Black Boy is both an indictment of American racism and a narrative of the artist's development. As a child growing up in the Jim Crow South, Richard faced constant pressure to submit to white authority. However, even from an early age, Richard had a fierce spirit of rebellion. Had he lacked the resilience to be different despite the pressure to conform to social expectations, he would probably never have become an internationally renowned writer. The entire system of institutional racism was designed to prevent the American black's development of aspirations beyond menial labor. Racist whites were extremely hostile to black literacy and even more so to black Americans who wanted to make writing a career.
However, Richard did not only face opposition to his dreams from racist whites. In many ways, his own family and the black community fiercely opposed his aspirations. His grandmother, a strict, illiterate Seventh Day Adventist, considered reading and writing about anything other than God sinful. Richard's peers considered him silly and unrealistic and maybe dangerous. Throughout his childhood, Richard suffered violence at the hands of his family for daring to rebel against his assigned role of humble silence. In Black Boy, he often charges the black community with perpetuating the agenda of white racism.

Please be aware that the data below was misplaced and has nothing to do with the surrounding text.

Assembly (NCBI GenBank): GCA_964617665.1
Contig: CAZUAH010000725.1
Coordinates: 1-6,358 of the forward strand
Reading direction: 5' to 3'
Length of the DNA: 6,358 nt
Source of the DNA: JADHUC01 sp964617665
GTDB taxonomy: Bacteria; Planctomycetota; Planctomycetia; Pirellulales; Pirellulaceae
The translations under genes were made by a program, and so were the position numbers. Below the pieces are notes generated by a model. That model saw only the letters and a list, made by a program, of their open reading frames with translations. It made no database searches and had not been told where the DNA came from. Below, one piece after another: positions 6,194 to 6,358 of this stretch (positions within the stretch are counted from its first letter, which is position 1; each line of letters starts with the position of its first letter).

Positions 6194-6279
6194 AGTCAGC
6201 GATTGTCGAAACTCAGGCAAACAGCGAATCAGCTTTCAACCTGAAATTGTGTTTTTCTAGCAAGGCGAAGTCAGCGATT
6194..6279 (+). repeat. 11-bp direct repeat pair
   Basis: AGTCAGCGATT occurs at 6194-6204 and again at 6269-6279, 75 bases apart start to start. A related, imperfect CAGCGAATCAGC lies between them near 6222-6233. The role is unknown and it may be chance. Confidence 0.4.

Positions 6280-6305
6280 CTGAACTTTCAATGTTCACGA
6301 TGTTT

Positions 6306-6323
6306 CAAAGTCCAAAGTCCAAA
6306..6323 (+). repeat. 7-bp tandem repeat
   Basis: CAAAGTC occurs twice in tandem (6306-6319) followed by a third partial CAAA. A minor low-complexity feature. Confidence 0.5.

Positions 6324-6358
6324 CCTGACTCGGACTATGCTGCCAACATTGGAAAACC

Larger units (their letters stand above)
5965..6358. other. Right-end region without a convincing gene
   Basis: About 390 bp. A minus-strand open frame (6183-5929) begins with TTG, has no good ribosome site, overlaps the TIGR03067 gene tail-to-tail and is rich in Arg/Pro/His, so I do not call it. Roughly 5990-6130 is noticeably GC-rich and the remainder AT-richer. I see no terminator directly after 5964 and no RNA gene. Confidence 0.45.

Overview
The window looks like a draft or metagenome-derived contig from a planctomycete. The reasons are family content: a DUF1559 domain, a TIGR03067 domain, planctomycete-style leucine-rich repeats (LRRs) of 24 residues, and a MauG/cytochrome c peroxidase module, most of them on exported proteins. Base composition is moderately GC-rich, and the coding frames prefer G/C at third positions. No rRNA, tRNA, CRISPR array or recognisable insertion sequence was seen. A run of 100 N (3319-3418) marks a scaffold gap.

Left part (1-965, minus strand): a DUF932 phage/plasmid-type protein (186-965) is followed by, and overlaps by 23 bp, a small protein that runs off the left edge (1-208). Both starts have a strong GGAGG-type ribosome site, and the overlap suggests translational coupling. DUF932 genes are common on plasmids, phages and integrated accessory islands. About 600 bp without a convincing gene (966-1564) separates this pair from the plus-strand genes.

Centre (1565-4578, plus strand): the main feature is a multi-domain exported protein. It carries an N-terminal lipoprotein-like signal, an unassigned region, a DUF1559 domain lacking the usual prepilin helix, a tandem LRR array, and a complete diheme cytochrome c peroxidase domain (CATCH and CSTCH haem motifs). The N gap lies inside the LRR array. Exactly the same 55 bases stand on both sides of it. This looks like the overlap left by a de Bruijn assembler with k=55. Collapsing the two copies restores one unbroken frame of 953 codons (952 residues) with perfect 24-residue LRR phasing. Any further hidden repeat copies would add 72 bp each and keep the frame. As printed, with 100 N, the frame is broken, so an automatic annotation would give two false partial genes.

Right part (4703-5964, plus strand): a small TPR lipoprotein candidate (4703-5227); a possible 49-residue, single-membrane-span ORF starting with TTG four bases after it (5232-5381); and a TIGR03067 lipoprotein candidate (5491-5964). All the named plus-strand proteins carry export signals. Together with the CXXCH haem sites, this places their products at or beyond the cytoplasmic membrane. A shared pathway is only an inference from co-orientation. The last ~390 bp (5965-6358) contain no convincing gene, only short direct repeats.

Throughout his childhood and adulthood, Richard reacted with bitter contempt toward what he saw as the submission of other black people to white authority. Wright has often been criticized for failing to acknowledge or appreciate the richness of the American black community. However, his personal experiences clearly affected his relationship with it. Just as he suffered abuse and hostility from his own family, so did he receive little comfort from the larger black community. Wright constantly clashed with what he saw as Black American submission, and, for personal reasons, clashed with all religious dogmatism. The black community reacted to his rebellion...
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